Monday, November 9, 2009

Cisco demonstrates enviable cost of capital (CSCO)

Cisco (CSCO) placed $5billion in debt with investors, at very attractive prices.

From Bloomberg:

"The 5-year notes priced to yield 2.955 percent, or 67 basis points more than similar-maturity Treasuries, the 10-year securities pay 4.469 percent, or a 100 basis-point spread, and the 30-year bonds priced to pay 5.679 percent, or 130 basis points, Bloomberg data show."

Cisco last sold debt in February, issuing $4 billion of 10- and 30-year bonds, Bloomberg data show. The sale was split between $2 billion of 4.95 percent, 10- year notes that priced to yield 200 basis points more than Treasuries of similar maturity, and $2 billion of 5.9 percent, 30-year bonds that priced at a spread of 225 basis points, according to Bloomberg data."

One positive is the fact that the spread above treasuries narrowed from 225basis points (a basis point = 1/100th of a percent) to 130 on the 30year bonds. Simply put, the debt market looks at Cisco more favorably than they did in February. Well, that and there's a healthier corporate bond market.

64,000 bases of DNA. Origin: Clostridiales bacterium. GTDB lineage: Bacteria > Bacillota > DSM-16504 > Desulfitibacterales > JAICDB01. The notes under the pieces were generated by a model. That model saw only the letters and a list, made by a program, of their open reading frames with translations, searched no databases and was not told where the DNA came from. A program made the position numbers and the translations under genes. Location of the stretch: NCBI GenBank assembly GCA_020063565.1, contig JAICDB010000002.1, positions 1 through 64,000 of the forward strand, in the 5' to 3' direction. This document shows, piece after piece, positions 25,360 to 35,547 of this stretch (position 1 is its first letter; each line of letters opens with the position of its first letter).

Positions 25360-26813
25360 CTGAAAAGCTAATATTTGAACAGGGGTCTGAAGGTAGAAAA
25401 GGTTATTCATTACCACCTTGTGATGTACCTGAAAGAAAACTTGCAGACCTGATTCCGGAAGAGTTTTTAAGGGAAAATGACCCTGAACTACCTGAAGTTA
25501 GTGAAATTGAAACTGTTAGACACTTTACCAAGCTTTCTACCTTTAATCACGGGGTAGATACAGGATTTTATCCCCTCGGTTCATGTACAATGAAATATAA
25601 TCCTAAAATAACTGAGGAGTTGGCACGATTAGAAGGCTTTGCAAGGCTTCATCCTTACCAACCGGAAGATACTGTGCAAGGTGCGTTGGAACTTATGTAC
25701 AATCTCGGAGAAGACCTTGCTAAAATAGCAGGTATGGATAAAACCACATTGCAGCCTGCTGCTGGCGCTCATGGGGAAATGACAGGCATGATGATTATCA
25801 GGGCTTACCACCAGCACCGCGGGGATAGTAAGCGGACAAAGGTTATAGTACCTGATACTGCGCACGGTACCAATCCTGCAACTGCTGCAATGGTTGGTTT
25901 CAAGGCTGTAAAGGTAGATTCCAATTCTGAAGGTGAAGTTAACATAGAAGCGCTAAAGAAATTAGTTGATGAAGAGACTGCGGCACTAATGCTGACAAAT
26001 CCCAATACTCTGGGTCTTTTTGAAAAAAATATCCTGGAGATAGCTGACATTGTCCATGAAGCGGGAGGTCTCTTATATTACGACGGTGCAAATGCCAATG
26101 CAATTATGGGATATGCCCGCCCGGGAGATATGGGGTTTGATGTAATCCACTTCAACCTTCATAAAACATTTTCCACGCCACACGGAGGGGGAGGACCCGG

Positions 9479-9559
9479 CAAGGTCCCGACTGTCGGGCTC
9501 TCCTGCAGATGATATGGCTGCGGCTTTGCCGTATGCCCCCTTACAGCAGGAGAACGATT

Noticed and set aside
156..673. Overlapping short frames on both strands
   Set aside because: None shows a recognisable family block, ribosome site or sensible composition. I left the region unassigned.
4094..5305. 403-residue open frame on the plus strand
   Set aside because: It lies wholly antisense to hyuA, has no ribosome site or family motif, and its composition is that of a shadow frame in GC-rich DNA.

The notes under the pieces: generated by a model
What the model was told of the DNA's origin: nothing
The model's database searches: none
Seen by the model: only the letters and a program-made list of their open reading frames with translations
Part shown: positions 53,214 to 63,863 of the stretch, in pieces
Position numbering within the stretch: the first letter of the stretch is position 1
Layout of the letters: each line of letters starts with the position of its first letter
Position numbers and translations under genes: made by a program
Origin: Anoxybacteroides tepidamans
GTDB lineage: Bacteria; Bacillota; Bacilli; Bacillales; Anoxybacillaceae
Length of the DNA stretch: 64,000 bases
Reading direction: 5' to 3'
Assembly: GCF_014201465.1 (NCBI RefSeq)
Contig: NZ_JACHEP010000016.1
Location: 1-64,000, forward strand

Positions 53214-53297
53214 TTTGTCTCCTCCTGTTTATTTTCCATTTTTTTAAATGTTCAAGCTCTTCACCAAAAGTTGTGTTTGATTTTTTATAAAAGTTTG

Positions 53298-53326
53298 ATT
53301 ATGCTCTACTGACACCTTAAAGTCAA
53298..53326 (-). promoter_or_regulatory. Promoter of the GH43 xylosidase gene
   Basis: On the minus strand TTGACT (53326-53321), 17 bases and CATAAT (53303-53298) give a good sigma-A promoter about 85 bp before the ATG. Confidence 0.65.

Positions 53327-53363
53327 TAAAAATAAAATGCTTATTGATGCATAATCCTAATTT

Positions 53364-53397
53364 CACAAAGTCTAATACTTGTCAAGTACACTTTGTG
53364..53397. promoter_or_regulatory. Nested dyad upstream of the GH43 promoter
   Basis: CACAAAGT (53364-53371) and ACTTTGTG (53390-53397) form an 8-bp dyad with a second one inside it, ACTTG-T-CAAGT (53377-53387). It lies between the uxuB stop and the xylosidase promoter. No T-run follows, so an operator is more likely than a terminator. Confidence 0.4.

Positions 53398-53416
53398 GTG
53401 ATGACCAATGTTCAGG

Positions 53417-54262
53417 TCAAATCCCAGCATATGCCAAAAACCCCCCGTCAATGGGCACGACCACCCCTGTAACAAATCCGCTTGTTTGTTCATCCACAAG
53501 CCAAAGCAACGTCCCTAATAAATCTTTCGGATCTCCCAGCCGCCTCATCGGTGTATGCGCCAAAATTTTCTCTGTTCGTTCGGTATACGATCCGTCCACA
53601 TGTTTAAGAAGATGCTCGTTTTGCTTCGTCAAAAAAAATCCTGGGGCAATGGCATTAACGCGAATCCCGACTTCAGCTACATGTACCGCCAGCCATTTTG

My point is to show how cheap it is for Cisco to get its hands on money. The combined cost of debt in this deal was about 4.8% versus 5.2% in February. Right now Cisco's Free Cash Flow Yield(FCFY) is about 8.4% -->> that difference between cost of capital and return ON capital makes the shares a good buy. Certainly not as cheap as they were in March at a 17% FCFY, but a good buy nonetheless.

(FCFY based on market value net of cash. I discounted the cash per share from $6 to $4 to account for the offshore-nature of cash balances and possible associated taxes with repatriating that cash.)

Copyright 2009 AlphaNinja

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